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dc.contributor.advisor Meyer, Franc Prof. Dr.
dc.contributor.author Brinkmeier, Alexander
dc.date.accessioned 2018-01-26T09:04:07Z
dc.date.available 2019-01-08T23:50:04Z
dc.date.issued 2018-01-26
dc.identifier.uri http://hdl.handle.net/11858/00-1735-0000-002E-E335-6
dc.language.iso eng de
dc.publisher Niedersächsische Staats- und Universitätsbibliothek Göttingen de
dc.rights.uri http://creativecommons.org/licenses/by-nc-nd/4.0/
dc.subject.ddc 540 de
dc.title Bimetallic Copper Complexes for Bioinspired Dioxygen Activation and Catalytic Water Oxidation de
dc.type doctoralThesis de
dc.contributor.referee Meyer, Franc Prof. Dr.
dc.date.examination 2018-01-08
dc.description.abstracteng In this thesis a pyrazolate based dicopper(I) complex featuring a constrained substrate binding pocket was reacted with dioxygen to form a dicopper(II) peroxo complex which shows the peroxide anion in an unusual cis-µ-η1:η1 binding mode (CP). Such O2-binding is assumed to be relevant during initial stages on the trajectory of O2 reduction in type III copper active sites.1,2 This abnormally bound peroxide was found to interact with alkali metal ions that affect the Cu-O-O-Cu torsion angle of this CP species, causing a significant change of the electronic structure of the Cu2/O2 core. The peroxide thereby functions as a Lewis base, which interacts with the different Lewis acidic alkali metal ions. This host-guest complex formation was studied in detail by means of UV/vis absorption spectroscopy for which binding constants could be derived, showing that the strength of adduct formation is a function of Lewis acidity of the coordinating alkali metal ion. The influence of redox-inactive metal ions on the electronic structure of metal oxo and peroxo intermediates is receiving great attention because it may play a key role in natural or chemical systems for the modulation of redox potential and reactivity.3 While previously seen in iron(III) peroxo chemistry3, such interaction has been unprecedented in copper peroxo systems. This thesis thus furthermore focused on the electrochemical properties of the dicopper(II) peroxo intermediate and its alkali adducts. Detailed electrochemical studies revealed the reversible formation of a dicopper(II) superoxo complex of which a solid state structure could be determined. Following studies of the corresponding alkali metal adducts showed that this superoxo species can also be generated electrochemically from these species. The redox potential of the corresponding oxidation was thereby observed to increase upon alkali metal binding, whereas the total shift in redox potential is a function of Lewis acidity of the coordinating alkali metal ion. This work thus provides first spectroscopic evidence for modulation of redox potential of a dicopper(II) peroxo core by interaction with redox inert metal ions. Kinetic studies with the superoxo compound were performed upon which a dicopper(II) hydroperoxo complex is formed via H-atom transfer from the substrate TEMPO-H. This hydroperoxo compound can also be directly generated from the dicopper(II) peroxo intermediate by protonation with e.g. 2,6-luthidinium triflate. Detailed UV/vis titration experiments allowed the determination of the pKa value for the hydroperoxo species for which a Bond Dissociation Free Energy could be calculated. No matter which of the above discussed Cu2/O2 complexes is considered, all are forming the same decomposition product over time, where the two CuII ions are bridged by a hydroxide and an additional water molecule (denoted as H3O2 bridge). Until to date this species has been discarded when formed which is rather unsatisfactory, since the corresponding ligand is generated in a multi-step synthesis under a high consumption of resources. With respect to “green chemistry” the “recycling” of this decomposition product via e.g. generating the dicopper(I) complex which again can be selectively reacted into the corresponding dioxygen complexes, was studied. This thesis shows that the decomposition product can be selectively transformed into all above mentioned Cu2/O2 complexes. Furthermore the H3O2 bridged compound was studied towards electrocatalytic water oxidation. First results show the formation of molecular dioxygen whereas the potential water oxidation catalyst stays intact during catalysis. (1) Dalle, K. E.; Gruene, T.; Dechert, S.; Demeshko, S.; Meyer, F. J. Am. Chem. Soc. 2014, 136, 7428. (2) Kindermann, N.; Bill, E.; Dechert, S.; Demeshko, S.; Reijerse, E. J.; Meyer, F. Angew. Chem. Int. Ed. 2015, 54, 1738. (3) Bang, S.; Lee, Y.-M.; Hong, S.; Cho, K.-B.; Nishida, Y.; Seo, M. S.; Sarangi, R.; Fukuzumi, S.; Nam, W. Nat. Chem. 2014, 6, 934. de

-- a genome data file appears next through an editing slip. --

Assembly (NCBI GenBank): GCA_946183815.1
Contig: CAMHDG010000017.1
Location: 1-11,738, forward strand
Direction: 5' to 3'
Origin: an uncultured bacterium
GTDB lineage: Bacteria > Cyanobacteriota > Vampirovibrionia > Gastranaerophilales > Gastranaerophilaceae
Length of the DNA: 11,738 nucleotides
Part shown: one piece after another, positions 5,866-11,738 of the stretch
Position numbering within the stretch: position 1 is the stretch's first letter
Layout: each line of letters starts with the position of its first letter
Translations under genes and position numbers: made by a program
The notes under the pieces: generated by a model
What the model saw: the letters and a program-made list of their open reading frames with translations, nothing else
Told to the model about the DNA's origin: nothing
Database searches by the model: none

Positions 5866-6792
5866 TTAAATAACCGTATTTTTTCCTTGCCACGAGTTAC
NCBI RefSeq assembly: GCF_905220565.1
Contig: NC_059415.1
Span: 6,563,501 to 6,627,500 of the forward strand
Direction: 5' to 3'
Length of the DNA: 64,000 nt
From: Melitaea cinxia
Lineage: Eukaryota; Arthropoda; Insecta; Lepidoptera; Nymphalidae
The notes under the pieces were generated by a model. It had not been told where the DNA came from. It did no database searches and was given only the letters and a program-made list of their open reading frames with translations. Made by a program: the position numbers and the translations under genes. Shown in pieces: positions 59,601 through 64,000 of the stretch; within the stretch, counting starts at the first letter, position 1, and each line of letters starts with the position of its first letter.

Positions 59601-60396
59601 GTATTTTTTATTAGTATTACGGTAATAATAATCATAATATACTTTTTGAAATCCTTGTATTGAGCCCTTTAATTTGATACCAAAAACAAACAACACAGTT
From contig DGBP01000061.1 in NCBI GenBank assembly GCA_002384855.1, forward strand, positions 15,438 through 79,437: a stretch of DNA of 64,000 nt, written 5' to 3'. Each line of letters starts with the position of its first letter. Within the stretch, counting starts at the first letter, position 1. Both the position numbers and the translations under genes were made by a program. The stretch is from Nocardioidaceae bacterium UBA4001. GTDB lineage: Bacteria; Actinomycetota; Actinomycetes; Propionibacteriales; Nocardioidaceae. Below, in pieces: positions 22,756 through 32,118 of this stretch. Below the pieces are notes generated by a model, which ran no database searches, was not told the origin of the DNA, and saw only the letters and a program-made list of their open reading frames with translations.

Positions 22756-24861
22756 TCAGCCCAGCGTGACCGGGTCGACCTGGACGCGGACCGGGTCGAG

dc.contributor.coReferee Schneider, Sven Prof. Dr.
dc.subject.eng Copper Complexes de
dc.subject.eng Dioxygen Activation de
dc.subject.eng Electronic Absorption Spectroscopy de
dc.subject.eng Resonance Raman Spectroscopy de
dc.subject.eng SQUID Magnetometry de
dc.subject.eng Kinetics de
dc.subject.eng Water Oxidation de
dc.identifier.urn urn:nbn:de:gbv:7-11858/00-1735-0000-002E-E335-6-5
dc.affiliation.institute Fakultät für Chemie de
dc.subject.gokfull Chemie  (PPN62138352X) de
dc.description.embargoed 2019-01-08
dc.identifier.ppn 1011714507

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